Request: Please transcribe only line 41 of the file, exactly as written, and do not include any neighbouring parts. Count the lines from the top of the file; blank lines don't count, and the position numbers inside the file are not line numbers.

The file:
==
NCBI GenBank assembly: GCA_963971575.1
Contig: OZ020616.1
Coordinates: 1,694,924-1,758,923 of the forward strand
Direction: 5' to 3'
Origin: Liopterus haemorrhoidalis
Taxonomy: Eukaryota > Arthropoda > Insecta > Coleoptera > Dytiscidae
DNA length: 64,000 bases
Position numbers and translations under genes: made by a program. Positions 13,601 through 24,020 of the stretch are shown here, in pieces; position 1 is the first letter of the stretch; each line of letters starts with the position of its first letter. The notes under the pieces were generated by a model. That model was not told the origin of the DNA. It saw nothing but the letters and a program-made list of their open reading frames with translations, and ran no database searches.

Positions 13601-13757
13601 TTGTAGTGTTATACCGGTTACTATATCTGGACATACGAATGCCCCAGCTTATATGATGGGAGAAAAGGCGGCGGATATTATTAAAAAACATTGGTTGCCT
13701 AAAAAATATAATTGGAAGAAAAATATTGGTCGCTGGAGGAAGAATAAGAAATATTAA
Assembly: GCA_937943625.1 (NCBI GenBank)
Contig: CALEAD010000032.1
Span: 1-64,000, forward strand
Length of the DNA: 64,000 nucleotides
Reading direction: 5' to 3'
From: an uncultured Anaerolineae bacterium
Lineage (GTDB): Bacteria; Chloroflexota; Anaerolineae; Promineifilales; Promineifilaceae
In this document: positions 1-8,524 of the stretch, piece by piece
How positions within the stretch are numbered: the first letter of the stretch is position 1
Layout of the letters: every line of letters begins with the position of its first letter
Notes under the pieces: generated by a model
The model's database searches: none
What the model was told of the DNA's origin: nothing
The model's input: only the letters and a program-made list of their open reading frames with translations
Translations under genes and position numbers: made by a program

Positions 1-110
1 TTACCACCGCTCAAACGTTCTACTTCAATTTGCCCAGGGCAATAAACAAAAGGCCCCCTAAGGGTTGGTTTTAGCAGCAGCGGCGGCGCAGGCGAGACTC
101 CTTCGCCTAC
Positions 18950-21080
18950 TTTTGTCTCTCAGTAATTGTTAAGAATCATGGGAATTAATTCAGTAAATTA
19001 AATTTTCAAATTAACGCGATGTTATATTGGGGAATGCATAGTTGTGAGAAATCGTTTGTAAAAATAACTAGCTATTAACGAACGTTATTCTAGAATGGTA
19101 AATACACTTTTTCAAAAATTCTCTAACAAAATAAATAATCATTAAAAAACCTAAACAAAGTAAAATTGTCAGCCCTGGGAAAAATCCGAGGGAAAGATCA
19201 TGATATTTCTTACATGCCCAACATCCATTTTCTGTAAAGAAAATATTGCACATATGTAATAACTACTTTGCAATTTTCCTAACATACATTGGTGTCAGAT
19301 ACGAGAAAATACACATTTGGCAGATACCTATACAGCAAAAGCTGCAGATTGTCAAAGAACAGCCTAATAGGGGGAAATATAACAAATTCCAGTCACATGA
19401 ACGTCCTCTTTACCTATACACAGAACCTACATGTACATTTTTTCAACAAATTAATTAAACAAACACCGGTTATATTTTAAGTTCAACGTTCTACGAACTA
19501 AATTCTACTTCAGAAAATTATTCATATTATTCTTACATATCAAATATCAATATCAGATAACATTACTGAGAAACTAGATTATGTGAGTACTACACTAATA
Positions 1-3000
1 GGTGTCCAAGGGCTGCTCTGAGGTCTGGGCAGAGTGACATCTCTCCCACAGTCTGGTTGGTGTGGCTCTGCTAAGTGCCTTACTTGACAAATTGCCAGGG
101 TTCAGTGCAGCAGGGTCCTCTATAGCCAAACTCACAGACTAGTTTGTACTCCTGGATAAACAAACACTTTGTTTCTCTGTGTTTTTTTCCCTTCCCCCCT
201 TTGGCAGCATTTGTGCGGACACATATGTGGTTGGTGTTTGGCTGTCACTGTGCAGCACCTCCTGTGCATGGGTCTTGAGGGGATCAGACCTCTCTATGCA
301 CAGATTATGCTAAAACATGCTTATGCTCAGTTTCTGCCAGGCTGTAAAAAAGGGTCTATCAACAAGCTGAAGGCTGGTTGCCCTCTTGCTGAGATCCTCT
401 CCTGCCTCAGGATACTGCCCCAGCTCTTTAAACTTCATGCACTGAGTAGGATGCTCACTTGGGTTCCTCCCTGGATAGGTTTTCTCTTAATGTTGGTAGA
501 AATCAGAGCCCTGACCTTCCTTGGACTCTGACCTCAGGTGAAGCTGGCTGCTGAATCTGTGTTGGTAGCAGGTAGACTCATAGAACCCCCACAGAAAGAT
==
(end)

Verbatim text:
201 TTGGCAGCATTTGTGCGGACACATATGTGGTTGGTGTTTGGCTGTCACTGTGCAGCACCTCCTGTGCATGGGTCTTGAGGGGATCAGACCTCTCTATGCA